November 27, 2002
Japan doing well – Germany doing badly has a story about a Unicef report on educational achievement or lack of it around the world. The report is full of the usual disturbing statistics, calculated to get the self-flagellating going and the public money flowing, just about everywhere. Lots of British children are bad at arithmetic. Britain is a haven of educational inequality, where quality of parent determines quality of education more than elsewhere, which confirms for me that British parents lead the world in cleaning up the educational mess caused by teachers, provided they know how. The Anglosphere in general is bad at literacy. (See my Libertarian Alliance Educational Notes No. 33 for a discussion of why that is.) So far so unsurprising.

For me, this paragraph contained the big surprise:

The survey showed South Korea and Japan at the top of almost every table. Germany, extolled until recently as one of the best examples of an efficient education system, came only 19th and had almost twice the British rate of failure in key academic skills.

Germany in educational trouble? That's a new one, to me anyway. Is that just all those East Germans polluting the successes of West Germans? If so, Unicef should have said, and I don't think it can be that.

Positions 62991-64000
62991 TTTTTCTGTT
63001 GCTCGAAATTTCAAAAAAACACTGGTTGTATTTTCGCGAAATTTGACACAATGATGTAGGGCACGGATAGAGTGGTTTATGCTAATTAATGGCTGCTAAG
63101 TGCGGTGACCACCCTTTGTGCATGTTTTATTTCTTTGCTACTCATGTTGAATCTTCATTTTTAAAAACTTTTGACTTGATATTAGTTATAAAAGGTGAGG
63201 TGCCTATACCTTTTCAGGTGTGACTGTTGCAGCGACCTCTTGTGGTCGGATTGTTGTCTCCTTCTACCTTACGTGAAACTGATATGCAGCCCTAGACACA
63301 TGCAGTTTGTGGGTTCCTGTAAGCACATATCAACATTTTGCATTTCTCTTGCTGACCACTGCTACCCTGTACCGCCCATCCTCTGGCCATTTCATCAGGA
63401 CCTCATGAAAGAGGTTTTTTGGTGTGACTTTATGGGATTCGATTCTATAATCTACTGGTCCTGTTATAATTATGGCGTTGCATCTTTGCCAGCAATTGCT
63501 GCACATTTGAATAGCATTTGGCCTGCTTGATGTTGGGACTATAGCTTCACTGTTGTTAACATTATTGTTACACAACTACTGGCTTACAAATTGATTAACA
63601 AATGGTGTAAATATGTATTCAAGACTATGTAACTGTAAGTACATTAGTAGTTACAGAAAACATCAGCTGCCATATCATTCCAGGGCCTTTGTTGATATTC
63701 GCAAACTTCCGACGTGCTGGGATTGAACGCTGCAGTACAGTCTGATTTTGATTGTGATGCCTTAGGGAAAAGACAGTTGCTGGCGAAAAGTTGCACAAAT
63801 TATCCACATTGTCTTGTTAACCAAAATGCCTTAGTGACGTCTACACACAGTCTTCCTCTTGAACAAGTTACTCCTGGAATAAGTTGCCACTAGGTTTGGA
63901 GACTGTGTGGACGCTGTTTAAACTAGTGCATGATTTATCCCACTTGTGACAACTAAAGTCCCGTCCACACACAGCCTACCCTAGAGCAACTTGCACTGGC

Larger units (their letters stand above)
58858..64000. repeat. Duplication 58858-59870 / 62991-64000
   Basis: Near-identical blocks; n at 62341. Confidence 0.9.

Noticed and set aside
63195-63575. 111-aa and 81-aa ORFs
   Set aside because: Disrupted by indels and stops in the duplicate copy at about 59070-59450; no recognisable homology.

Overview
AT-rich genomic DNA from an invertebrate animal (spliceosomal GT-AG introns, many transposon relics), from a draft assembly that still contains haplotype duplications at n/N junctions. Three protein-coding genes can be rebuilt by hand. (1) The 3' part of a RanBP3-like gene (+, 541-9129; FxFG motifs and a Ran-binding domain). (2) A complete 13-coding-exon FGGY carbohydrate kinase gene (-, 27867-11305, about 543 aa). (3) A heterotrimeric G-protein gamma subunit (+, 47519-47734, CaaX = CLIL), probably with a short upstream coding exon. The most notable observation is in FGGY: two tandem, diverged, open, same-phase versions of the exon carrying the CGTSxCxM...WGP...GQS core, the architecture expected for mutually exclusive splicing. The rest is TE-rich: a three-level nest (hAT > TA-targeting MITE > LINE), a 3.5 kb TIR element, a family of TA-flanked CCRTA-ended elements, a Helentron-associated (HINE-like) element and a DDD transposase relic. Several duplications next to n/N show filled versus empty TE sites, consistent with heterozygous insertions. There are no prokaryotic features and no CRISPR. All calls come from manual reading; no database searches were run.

Germany and Japan are often twinned for analytical purposes. Both started WW2 on the offensive. Both had the militarism smashed out of them, and achieved economic miracles during the peace that followed. Both societies have authoritarian family systems, and both love education. And now they are both said by many to be having similar problems.

But it isn't so. There's a fascinating article in Prospect (November 2002 - "Japan's Fake Funk" by Eamonn Fingleton), which says that Japan is doing fine thank you. This piece had me strongly persuaded, and I hope to have more to say about it over on Samizdata, Real Soon Now.

The truth is that Germany and Japan are now diverging. Japan is no more being laid low by its financial problems than the USA was crushed into insignificance by the Wall Street Crash and the depression that followed that disastrous episode. And Germany and Japan are now diverging educationally as well as economically, which suggest further economic divergence between them in the future.

Posted by Brian Micklethwait at 12:20 PM
Category: History